Wetlands coming to Candlestick Point 

Twelve acres of wetlands are going to be created at Candlestick Point, resulting in one of the largest contiguous wetland areas in San Francisco.

In the 1990s and early 2000, San Francisco International Airport filled approximately 31 acres of wetlands on its property to complete the International Terminal, AirTrain, BART extension and airfield improvements. To make up for the loss, the airport agreed to fund the restoration or creation of 84 acres of wetlands throughout the Bay Area, at places such as Bair Island in Redwood City and Crissy Field in San Francisco.

The $4 million wetlands project at the state-owned Yosemite Slough wetlands in Candlestick Point marks the ninth and final leg of the nine-year undertaking to fulfill this environmental requirement, originally approved by the commission in 1999.

Though there were plans for the airport to fund three acres of wetlands at Hunters Point, which is being redeveloped into housing, continuing delays with the property transfer from the U.S. Navy to San Francisco made the airport consider another location for the project.

Airport spokesman Mike McCarron said officials have been in discussions with the California State Parks Foundation on the issue, which the Airport Commission approved at its meeting Tuesday.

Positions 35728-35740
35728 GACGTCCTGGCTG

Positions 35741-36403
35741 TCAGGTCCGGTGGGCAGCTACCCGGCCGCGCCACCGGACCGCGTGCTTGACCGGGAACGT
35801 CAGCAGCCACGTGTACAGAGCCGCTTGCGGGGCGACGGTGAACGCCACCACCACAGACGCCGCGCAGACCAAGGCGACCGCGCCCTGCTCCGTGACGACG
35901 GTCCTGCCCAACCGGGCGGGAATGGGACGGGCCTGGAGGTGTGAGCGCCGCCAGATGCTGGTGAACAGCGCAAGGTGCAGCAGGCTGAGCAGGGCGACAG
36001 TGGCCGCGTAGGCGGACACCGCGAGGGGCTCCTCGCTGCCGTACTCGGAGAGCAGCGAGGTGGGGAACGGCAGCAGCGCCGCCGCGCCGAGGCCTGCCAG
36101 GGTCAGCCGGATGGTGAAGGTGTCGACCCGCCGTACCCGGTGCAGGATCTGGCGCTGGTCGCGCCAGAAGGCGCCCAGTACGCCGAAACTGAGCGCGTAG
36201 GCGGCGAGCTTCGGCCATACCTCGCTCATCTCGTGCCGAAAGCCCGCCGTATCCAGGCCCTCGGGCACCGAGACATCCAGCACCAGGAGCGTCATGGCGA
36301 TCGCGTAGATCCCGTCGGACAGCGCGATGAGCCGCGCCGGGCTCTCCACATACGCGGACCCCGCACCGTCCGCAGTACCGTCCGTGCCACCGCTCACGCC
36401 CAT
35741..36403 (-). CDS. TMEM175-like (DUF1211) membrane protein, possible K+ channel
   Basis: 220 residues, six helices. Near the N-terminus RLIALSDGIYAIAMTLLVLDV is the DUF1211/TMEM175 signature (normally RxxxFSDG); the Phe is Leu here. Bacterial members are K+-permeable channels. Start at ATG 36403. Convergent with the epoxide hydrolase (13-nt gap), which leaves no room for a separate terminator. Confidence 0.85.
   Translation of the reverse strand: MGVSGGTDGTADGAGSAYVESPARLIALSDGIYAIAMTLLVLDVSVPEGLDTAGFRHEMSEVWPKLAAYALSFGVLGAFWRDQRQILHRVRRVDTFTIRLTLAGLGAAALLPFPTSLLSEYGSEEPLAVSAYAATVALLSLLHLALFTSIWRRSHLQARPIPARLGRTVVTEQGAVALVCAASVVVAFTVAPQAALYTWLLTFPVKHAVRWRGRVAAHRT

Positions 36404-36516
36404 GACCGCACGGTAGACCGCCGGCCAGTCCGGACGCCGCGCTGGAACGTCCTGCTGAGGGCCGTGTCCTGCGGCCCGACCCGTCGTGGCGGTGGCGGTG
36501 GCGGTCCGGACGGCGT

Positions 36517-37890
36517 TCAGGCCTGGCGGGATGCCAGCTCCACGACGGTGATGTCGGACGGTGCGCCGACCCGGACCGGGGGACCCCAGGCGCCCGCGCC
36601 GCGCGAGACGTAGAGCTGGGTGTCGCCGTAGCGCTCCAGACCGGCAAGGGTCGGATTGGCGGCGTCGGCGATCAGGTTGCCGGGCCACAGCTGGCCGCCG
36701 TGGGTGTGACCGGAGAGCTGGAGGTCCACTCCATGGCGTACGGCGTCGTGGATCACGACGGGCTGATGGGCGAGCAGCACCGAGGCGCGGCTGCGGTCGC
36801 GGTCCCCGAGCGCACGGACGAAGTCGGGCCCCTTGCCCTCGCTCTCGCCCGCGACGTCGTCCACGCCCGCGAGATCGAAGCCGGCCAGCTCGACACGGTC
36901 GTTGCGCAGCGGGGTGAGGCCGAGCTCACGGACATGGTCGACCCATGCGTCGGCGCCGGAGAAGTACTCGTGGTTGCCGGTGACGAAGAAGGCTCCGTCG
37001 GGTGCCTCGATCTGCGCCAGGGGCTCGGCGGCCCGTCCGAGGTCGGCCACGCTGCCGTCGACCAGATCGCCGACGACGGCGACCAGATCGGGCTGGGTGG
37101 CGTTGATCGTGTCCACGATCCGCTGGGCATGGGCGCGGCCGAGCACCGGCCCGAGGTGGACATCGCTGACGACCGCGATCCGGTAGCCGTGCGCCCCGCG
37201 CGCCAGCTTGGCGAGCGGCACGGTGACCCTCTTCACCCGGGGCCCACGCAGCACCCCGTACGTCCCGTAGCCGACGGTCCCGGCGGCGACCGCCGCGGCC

The Yosemite Slough wetlands project was expected to cost $10 million total, a figure expected to be raised by the CSPF.

It includes restoring the 12 acres of tidal habitat and salt marsh; creating a nesting island for migrating birds; and trail and cycling improvements, according to CSPF information.

The addition of more wetlands in the Bay Area is welcome news for Redwood City resident Ralph Nobles, who led the charge in the Bair Island Restoration project. The restoration, which came in lieu of a major redevelopment proposed in 1982, is going well in his opinion. He says more wetlands are essential for all of the Bay Area, which he says is in dire need of them to keep bayside ecology in balance.

"[Wetlands] are the base of the whole food chain on the San Francisco Bay," Nobles said. "We badly need more of them or that whole side of the Bay Area will suffer."


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